KI TEITZEI, Deuteronomy 21:10-25:19
Rabbi Howard A. Addison
How shall we budget our money? Since last year's recession began, this question has risen to ever higher levels of existential concern. For some, this has meant curtailing vacation plans. For others, the choices are starker: Do we pay the rent, purchase needed medication or put food on the table?
Recent articles have reported how some young adults have had long anticipated jobs or internships canceled. Others have been informed by parents or school financial-aid officers that they must now find educational and/or work opportunities closer to home. Throughout the country, many who had donated resources to food pantries now find themselves in need of those services.
As we debate the cost of plans to stimulate our economy, provide affordable health care and save our environment, I thought I'd check some statistics on how we Americans citizens spend our money. The results are quite interesting. We annually spend: $5.4 billion on ice-cream, $8 billion for cosmetics, $82 billion on cigarettes and $449 billion on entertainment.
While I don't favor smoking, I have nothing against ice-cream, makeup or fun. Yet these numbers strike a disturbing note when compared to statistics released last year by the United Nations. Annually, $6 billion would provide a basic education for all; $9 billion could ensure clean drinking water and sanitation globally; and $13 billion could provide rudimentary health care worldwide.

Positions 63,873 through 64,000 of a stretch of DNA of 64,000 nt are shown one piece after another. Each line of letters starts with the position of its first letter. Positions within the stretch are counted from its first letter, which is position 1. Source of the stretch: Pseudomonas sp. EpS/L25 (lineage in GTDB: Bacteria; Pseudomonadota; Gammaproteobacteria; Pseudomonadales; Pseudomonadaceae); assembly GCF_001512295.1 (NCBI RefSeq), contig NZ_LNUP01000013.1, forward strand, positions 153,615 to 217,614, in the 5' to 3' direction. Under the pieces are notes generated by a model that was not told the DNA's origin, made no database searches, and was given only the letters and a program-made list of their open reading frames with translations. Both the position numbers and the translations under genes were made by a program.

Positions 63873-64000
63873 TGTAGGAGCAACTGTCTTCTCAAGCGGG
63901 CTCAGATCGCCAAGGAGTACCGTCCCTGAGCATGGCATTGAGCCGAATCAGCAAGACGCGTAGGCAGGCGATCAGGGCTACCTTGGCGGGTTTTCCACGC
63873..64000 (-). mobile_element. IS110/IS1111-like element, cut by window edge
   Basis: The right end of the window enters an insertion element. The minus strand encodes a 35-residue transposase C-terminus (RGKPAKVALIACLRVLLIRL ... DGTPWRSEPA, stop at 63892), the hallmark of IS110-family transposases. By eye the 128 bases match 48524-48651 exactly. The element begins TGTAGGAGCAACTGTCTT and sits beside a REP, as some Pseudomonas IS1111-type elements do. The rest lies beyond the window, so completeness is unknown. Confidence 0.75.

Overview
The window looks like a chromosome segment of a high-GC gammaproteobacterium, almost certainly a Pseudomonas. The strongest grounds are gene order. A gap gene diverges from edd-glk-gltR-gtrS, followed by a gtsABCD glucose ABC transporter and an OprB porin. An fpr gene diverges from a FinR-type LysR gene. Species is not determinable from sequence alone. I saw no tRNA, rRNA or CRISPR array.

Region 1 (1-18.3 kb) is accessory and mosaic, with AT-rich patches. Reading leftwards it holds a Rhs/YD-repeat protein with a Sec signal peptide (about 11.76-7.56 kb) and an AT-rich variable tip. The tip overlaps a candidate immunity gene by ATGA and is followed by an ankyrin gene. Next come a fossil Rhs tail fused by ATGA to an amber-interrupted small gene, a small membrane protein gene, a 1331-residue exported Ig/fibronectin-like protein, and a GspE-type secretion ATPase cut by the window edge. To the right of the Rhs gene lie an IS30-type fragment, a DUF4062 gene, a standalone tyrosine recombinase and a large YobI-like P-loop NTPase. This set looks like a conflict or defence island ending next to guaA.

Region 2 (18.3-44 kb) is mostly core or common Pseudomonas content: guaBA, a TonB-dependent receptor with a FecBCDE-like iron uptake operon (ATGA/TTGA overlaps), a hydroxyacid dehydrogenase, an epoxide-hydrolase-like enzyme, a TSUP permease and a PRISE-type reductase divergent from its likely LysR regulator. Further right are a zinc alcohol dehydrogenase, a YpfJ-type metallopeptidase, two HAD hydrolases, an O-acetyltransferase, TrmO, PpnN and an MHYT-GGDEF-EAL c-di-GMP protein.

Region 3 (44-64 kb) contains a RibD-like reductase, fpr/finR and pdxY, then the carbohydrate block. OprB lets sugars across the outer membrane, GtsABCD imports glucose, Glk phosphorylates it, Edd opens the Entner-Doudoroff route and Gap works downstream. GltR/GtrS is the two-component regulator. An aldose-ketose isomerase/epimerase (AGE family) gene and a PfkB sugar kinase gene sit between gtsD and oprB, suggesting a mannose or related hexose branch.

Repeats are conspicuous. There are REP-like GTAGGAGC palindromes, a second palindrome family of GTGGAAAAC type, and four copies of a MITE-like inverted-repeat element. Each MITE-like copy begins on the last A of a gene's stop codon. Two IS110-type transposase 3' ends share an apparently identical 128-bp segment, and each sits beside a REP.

This week's portion highlights the correspondence between character and how we prioritize expenditures. It prohibits Israelites from marrying those descended from Moab and Amon. Previously, this ban seemed based on the incestuous lineage of these peoples recorded in Genesis. However, here the Torah states, " … because they didn't meet you with bread and water along the way but hired Balaam, the son of Beor, against you."
An anthology, Wellsprings of Torah, implies that the Moabites' cardinal sin was choosing expenditures of aggression over generosity, of hiring a seer to curse the Israelites when showing simple hospitality might have averted hostilities. Generations later, this pattern is reversed by Ruth the Moabite, whose loyalty made her worthy not only of marrying into our people, but becoming the great-grandmother of King David, and ultimately, the Messiah.
As we are called to evaluate our lives prior to the High Holidays, the story of a fashion model Laura Krauss Calenberg might offer us some insight. Employed at 19 by Christian Dior, Calenberg writes: "Being on the covers of top European fashion magazines was no longer a dream … Now I could wine and dine in Paris and toast fame and fortune. Isn't that what life is all about?"
While incapacitated for two weeks, Calenberg began to feel unsettled. Her meteoric rise had transformed her into a shallow workaholic. Recalling lyrics from a religious concert she attended as a teen, she prayerfully turned toward God. Calenberg now expends much of her resources on charity and spiritual activities, helping others to see what "true beauty" is.
As the shofar is sounded each morning heralding Rosh Hashanah, we are called to arise, examine our actions, reorder our priorities and transform our lives. Our sincerity will be reflected significantly by the effort, time and, yes, resources expended daily in realizing those values we'll soon profess to hold dear.
Rabbi Howard A. Addison is religious leader of Congregation Melrose B'nai Israel Emanu-El in Cheltenham. E-mail him at: firstname.lastname@example.org.